Posted in Triathlon
man running into sea wearing dhb wetsuit

Rick Kiddle was one of the first ever triathletes in Britain. In this training guide he provides a comprehensive training model for beginner level triathletes looking to improve their performances.

Rick has 20 years competition experience and 20 years coaching knowledge. He is an established British Triathlon Federation Level 3 Coach, as well as a tutor and assessor for the National Open Water Coaching Association. His knowledge will prove invaluable to first time triathletes...

Rick Kiddle Profile

Let's get started!

Congratulations: you are about to embark on your latest life challenge – that of swimming, cycling and running yourself to becoming a triathlete. For most it starts with a shorter distance such as a ‘Sprint Triathlon” which consists of a non-stop swim 750m, bike 20km and run 5km.

It is possible for someone to train himself or herself to the fitness required to finish a sprint triathlon in around nine weeks, unless they are starting with debilitating factors such as being a ‘non-swimmer’ or ‘very overweight’ for example. Even then, most can complete the training needed, provided they are healthy and in relatively good condition. Although these are very subjective levels you need to use common sense and make informed judgments.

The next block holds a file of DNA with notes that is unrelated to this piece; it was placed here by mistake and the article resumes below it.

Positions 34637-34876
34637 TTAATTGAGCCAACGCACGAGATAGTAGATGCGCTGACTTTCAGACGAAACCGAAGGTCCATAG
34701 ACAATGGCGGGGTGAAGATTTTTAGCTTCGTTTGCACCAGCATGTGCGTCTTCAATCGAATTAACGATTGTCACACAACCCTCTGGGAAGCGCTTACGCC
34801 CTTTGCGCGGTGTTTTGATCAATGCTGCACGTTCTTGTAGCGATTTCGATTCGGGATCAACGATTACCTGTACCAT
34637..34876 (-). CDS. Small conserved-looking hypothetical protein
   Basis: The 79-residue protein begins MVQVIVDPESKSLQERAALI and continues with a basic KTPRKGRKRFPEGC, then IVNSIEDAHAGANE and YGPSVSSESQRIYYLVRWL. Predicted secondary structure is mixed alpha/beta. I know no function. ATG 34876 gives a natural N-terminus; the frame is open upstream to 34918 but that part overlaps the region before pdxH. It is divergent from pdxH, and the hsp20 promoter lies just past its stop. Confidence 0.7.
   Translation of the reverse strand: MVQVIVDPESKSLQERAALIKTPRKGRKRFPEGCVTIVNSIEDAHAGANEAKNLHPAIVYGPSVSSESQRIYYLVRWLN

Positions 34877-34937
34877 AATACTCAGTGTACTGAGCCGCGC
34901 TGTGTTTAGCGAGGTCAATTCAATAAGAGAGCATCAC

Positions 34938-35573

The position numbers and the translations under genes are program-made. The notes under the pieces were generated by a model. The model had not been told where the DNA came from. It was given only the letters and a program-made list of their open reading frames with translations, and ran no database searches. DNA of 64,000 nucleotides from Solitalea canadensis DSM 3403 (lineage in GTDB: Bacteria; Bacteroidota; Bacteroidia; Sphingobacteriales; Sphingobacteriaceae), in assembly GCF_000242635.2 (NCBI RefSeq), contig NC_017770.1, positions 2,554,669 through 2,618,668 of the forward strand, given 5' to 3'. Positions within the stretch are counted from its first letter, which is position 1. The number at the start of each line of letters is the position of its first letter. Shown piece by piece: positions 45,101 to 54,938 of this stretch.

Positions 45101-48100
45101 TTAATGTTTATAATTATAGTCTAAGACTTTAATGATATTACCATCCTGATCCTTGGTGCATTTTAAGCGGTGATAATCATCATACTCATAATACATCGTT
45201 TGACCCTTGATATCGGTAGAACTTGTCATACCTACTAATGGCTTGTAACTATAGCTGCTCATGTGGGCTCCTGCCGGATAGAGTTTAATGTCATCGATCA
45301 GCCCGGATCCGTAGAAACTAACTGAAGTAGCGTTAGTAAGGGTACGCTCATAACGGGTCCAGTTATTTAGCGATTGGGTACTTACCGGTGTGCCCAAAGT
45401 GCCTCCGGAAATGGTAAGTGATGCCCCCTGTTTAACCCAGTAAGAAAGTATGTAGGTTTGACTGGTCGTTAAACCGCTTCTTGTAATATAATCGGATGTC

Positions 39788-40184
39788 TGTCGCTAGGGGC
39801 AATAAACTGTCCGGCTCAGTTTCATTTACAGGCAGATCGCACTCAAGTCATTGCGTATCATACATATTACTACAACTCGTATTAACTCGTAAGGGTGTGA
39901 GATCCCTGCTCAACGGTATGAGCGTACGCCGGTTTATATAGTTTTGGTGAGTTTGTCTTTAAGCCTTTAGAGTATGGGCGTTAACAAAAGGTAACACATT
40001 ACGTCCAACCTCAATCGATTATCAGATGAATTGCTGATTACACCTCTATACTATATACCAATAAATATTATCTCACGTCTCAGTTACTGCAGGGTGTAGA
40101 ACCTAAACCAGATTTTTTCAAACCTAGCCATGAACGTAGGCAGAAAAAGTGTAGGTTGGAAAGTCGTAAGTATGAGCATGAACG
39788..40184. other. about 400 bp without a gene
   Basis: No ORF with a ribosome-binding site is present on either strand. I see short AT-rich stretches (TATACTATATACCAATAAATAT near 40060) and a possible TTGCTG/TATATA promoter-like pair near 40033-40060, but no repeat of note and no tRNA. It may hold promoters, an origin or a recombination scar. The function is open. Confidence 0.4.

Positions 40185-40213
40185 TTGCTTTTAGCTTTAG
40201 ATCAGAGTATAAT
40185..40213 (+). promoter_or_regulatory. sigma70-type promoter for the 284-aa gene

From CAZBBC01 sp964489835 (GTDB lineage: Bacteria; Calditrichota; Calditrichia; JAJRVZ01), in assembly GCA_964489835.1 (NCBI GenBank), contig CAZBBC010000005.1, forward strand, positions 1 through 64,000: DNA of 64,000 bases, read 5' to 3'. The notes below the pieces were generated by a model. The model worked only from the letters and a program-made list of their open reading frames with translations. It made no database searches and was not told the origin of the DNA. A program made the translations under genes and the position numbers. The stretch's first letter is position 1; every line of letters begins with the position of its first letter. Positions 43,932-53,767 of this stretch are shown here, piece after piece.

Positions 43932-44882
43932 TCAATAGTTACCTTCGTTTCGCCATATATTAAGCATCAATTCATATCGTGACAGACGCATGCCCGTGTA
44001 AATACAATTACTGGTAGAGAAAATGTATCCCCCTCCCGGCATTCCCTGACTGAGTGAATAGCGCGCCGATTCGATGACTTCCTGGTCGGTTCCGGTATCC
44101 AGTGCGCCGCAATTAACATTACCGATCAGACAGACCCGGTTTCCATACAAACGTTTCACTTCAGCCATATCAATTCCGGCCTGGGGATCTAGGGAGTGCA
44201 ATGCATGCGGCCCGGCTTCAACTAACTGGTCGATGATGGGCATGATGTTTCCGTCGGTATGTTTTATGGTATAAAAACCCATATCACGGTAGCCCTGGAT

Training Plan

Basic Tracking – ‘Rick’s Rules’ NOTE: Put a HRM on and watch heart rates in these three zones. 1. Easy. 2. Steady, 3. Hard (see key for explanation). Write the heart numbers in those zones down when you train, as they will help you measure your performance and ultimately find your five heart rate zones for use in (see intermediate/advanced) programmes.

Block One: Weeks 1-3

  • Work out how many minutes each day you can train.
  • Divide that time into: 3 swims, 2-3 bikes, 2-3 runs (7-9 sessions a week)
  • For those with limited time combine the workouts: e.g. run to the pool, do a spin class followed by a run etc.
  • In block one the focus is on consistent movement and enjoyment.
  • One session ‘easy’ and two sessions ‘steady’ in all three disciplines.

Block Two: Weeks 4-6